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exhibiting 101



Candy Adams,
CTSM, CME,
CEM, CMP, CMM,
is an independent exhibit-management
consultant, trainer, speaker, writer, and an Exhibitor conference
faculty member.
CandyAdams
@BoothMom.com

 
K, I admit it: I feel old when I say this is my 20th year managing exhibits. But, I'll also admit that I'm still learning. At every show, I learn something new, slap my forehead, and usually think, "I should have thought of that before." But for those exhibiting rookies who don't want to go through the pain of learning the hard way (i.e., slowly and by excruciating experience), I'd like to share 10 of my "ah-ha!" moments.

1. Read the Exhibitor Services Manual
Yes, it can be painfully boring, but by absorbing what's in the exhibitor services manual, you can avoid big problems popping up on the show floor. Every show is different, and each has its own set of regulations.

There are exhibitor regulations published by show management, the convention venue, the fire marshal, and the structural engineer that dictate what's permissible on the show floor.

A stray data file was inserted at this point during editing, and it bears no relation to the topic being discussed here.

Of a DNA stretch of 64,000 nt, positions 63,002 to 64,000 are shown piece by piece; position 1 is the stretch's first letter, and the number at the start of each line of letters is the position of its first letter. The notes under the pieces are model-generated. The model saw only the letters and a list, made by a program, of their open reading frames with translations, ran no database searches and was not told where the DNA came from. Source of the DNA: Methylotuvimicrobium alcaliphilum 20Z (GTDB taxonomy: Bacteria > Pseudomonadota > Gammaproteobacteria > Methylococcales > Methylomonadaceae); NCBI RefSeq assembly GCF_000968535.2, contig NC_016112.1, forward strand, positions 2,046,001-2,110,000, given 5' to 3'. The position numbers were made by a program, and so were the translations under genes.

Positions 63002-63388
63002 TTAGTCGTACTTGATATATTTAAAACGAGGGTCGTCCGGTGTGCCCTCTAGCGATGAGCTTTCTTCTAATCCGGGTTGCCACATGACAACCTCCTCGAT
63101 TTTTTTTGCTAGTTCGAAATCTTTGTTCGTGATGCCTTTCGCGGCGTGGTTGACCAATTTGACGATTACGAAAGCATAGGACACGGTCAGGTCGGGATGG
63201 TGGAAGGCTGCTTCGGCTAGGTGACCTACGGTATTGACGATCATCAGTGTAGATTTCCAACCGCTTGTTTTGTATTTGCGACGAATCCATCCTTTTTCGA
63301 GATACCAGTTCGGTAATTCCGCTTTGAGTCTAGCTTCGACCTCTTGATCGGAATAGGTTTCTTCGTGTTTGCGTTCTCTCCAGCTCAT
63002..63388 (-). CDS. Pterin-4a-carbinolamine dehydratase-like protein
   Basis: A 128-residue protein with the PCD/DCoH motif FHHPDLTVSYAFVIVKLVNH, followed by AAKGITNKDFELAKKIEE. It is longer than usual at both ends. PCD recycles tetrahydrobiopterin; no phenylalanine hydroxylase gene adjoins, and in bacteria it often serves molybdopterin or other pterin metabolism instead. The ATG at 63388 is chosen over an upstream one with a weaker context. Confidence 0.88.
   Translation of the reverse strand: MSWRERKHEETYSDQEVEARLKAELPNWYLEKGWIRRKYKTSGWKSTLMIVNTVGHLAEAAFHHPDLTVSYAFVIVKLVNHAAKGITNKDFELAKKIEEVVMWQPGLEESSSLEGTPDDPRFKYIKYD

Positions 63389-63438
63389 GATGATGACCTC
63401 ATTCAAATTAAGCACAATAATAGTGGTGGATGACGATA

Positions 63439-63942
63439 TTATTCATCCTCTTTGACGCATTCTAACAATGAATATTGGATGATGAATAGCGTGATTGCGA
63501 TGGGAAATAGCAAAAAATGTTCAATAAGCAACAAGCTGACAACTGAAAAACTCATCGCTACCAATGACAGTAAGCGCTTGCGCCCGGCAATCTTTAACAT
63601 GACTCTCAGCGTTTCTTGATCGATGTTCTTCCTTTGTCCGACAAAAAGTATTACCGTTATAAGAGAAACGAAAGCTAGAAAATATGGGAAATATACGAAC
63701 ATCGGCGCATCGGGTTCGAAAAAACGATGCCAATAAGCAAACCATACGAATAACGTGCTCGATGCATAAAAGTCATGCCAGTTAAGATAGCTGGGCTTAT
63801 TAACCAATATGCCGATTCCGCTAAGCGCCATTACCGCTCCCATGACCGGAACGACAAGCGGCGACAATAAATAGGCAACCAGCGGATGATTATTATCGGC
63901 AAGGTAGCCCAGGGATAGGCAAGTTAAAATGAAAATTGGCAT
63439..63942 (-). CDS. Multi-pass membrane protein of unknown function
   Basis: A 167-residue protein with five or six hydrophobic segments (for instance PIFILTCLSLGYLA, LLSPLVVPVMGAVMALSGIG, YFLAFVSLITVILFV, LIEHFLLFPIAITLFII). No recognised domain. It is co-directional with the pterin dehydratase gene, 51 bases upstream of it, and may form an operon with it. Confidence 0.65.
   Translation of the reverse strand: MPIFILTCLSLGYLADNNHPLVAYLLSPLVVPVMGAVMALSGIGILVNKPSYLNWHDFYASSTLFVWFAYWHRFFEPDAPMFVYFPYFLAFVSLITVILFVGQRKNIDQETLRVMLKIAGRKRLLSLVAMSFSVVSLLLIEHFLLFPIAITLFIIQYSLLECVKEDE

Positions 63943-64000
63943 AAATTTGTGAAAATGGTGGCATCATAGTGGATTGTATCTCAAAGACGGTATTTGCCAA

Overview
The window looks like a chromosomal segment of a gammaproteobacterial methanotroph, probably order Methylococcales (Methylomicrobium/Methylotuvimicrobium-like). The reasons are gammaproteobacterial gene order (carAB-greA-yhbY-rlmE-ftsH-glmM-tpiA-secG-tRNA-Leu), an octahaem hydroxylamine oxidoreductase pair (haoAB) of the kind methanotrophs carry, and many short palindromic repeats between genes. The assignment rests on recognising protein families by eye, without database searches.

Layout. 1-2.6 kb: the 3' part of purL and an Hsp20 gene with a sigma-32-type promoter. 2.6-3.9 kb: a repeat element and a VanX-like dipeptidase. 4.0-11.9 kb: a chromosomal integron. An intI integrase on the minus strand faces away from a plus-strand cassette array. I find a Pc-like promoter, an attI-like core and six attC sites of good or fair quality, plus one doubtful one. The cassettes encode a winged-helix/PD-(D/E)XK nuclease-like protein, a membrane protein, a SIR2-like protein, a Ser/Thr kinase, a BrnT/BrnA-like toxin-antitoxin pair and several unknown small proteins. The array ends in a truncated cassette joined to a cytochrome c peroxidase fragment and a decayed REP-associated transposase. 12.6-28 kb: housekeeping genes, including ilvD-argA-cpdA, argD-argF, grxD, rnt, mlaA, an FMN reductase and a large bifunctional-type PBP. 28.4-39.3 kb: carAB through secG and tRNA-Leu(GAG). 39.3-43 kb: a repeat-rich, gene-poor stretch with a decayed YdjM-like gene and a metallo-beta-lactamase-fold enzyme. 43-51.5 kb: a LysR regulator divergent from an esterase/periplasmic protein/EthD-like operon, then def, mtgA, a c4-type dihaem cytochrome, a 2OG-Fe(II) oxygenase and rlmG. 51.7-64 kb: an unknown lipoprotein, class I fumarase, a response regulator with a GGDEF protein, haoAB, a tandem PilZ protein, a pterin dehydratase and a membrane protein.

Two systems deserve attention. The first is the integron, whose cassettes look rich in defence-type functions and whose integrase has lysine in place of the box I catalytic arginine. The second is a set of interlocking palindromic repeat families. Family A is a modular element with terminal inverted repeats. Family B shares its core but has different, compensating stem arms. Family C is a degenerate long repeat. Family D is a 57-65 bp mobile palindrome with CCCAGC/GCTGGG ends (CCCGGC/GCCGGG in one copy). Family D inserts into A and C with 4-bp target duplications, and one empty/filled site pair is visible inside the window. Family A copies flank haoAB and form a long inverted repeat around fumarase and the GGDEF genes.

Note that you can request a variance from show management if necessary. I've asked for variances to do everything from serve coffee in an exhibit to increase the height of a perimeter exhibit from 12 feet to 16 feet. That's not to say you'll always be granted a variance, but it never hurts to ask.

2. Always Have a Plan B
If something can go wrong at a trade show, it will. The first piece I ever wrote for EXHIBITOR was back in the mid 1990s, and its opening line went like this: "If anything goes wrong at a trade show, the problem will appear at the last moment, in a far-away city with an unyielding union environment, on a weekend when your exhibit house is closed, with a widget specific only to your exhibit, when you don't have a rental car and your credit card is maxed." And all of these things have happened to me at shows.

Did I plan for my truck driver to have a heart attack on the way to the trade show, and leave my exhibit by the road? Did I plan on a client's much-promoted product being "killed" the week before a show? Did I plan on a fire burning up the main display in an exhibit the first day of a show? No, but fortunately I had a plan B for all of those worst-case scenarios.

3. Foster Relationships
Develop relationships with the internal stakeholders on your show team - both your internal staff and your personally selected show-services vendors, known as exhibitor appointed contractors (EACs). In addition to your EACs, you'll also be working with vendors contracted by the show venue, as well as general contractors and subcontractors selected by show management. Be courteous, helpful, and responsive, as these people can become your greatest allies.